I was on my way back from the ACR News Awards last week an item on the radio caught my attention: the Herschel space telescope was soon to cease functioning due to losing its refrigerant.
My immediate thought was that even space rockets suffer with refrigerant containment issues; however it seems that it is nothing of the sort.
The billion-euro telescope employs special deflectors that need to be cooled to amazingly low temperatures (close to absolute zero). This is achieved with the aid of a cooling system run on helium, more than 2,000 litres of which had been loaded onto the telescope at the launch. The cryogen has gradually boiled off and is now close to being depleted.
I always assumed that it was cold in space but obviously it is not cold enough. Without its cooling system, the telescope will go blind before the end of this month.
The impending demise of Herschel is not unexpected due to the scientists and engineers having calculated the loss rate at the planning stage.
The cooling system enabled Herschel to study the processes at play as large clouds of gas and dust collapse to form new stars. Its deep vision has also enabled scientists to trace the story of how galaxies changed through cosmic time.
"I think there is a consensus in the science community that Herschel has been a tremendous success and that we have made many beautiful observations' the project's scientist Dr Gören Pilbratt said.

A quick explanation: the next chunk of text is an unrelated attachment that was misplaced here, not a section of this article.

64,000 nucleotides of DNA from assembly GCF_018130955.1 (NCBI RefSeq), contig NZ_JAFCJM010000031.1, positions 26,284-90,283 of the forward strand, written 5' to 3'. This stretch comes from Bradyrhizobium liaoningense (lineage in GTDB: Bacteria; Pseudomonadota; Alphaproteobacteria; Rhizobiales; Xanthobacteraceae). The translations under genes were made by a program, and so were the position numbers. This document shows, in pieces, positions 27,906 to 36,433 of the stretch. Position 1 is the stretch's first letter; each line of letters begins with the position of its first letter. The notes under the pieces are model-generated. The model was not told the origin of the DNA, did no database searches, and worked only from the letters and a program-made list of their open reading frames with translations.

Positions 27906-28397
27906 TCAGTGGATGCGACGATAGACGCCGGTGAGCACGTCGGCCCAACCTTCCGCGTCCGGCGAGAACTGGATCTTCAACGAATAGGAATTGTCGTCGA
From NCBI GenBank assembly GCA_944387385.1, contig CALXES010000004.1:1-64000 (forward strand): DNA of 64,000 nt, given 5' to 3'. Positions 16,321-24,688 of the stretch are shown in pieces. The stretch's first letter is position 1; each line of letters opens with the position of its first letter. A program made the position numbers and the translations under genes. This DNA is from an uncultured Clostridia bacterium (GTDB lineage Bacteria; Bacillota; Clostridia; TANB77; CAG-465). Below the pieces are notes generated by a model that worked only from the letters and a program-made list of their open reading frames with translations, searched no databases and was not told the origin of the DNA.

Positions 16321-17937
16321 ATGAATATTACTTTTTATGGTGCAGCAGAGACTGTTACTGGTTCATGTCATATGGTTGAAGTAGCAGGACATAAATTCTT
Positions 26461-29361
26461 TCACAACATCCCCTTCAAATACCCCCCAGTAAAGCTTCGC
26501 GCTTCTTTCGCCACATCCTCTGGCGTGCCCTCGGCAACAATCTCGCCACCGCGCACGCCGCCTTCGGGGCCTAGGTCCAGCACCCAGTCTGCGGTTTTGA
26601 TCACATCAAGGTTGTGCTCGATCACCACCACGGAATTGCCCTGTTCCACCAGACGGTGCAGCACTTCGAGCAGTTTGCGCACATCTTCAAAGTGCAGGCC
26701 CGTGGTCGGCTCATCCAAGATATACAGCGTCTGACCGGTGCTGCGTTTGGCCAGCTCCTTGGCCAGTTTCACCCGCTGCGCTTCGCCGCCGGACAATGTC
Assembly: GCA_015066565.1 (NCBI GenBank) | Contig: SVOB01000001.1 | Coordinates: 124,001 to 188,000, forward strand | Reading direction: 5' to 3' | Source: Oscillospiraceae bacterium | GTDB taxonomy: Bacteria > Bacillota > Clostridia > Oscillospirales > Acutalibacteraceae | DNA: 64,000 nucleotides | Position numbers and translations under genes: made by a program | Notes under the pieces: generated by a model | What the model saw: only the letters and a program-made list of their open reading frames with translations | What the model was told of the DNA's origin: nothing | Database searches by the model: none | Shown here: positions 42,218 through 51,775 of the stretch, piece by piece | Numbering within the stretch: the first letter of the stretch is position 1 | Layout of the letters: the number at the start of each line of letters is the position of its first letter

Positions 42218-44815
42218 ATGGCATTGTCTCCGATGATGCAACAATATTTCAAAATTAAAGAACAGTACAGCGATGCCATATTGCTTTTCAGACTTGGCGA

The next mission is already being planned and prepared for. Interestingly, the cooling system next time will be of a mechanical design and so will have a longer life expectancy.
At the end of the radio item, my thoughts returned to the previous evening at the ACR News Awards and in particular the Alan Moor Award. This very special award recognises the efforts of the 'unsung heros' of the industry; the ones who are not directly in the limelight but who make significant contributions in their own way. Last night's award was presented to a very worthy winner Miriam Rodway, the Secretary of the Institute of Refrigeration. The first female recipient I believe.
Then, in a rather philosophical mood, the telescope's relatively short life reminded me of our own human vulnerability. We are each given a limited period of time and it is up to us what we make of it. We work in an amazing industry that truly does change lives. Herschel is yet another reminder of how cooling technology touches our lives in fantastic ways. Without cooling, our modern life would not be what it is.
There are opportunities to really make a difference to the industry if we accept the challenge and responsibility. Will you be a future recipient of the Alan Moor Award?
19 March 2013 09:33:00